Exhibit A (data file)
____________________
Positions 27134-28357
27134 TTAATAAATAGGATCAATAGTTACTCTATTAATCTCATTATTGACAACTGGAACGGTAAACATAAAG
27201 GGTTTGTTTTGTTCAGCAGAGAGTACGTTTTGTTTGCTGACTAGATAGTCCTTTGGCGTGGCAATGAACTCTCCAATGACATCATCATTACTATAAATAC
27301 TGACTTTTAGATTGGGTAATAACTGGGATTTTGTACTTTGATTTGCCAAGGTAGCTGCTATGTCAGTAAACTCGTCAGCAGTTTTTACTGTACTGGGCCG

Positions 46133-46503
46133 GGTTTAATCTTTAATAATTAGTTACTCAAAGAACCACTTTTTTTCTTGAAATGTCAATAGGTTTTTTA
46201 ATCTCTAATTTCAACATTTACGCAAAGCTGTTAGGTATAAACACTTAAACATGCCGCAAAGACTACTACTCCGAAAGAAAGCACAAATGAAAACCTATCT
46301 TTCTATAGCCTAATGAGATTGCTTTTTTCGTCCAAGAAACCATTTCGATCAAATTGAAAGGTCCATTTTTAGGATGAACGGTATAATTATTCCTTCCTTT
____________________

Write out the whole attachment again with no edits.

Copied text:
Positions 27134-28357
27134 TTAATAAATAGGATCAATAGTTACTCTATTAATCTCATTATTGACAACTGGAACGGTAAACATAAAG
27201 GGTTTGTTTTGTTCAGCAGAGAGTACGTTTTGTTTGCTGACTAGATAGTCCTTTGGCGTGGCAATGAACTCTCCAATGACATCATCATTACTATAAATAC
27301 TGACTTTTAGATTGGGTAATAACTGGGATTTTGTACTTTGATTTGCCAAGGTAGCTGCTATGTCAGTAAACTCGTCAGCAGTTTTTACTGTACTGGGCCG

Positions 46133-46503
46133 GGTTTAATCTTTAATAATTAGTTACTCAAAGAACCACTTTTTTTCTTGAAATGTCAATAGGTTTTTTA
46201 ATCTCTAATTTCAACATTTACGCAAAGCTGTTAGGTATAAACACTTAAACATGCCGCAAAGACTACTACTCCGAAAGAAAGCACAAATGAAAACCTATCT
46301 TTCTATAGCCTAATGAGATTGCTTTTTTCGTCCAAGAAACCATTTCGATCAAATTGAAAGGTCCATTTTTAGGATGAACGGTATAATTATTCCTTCCTTT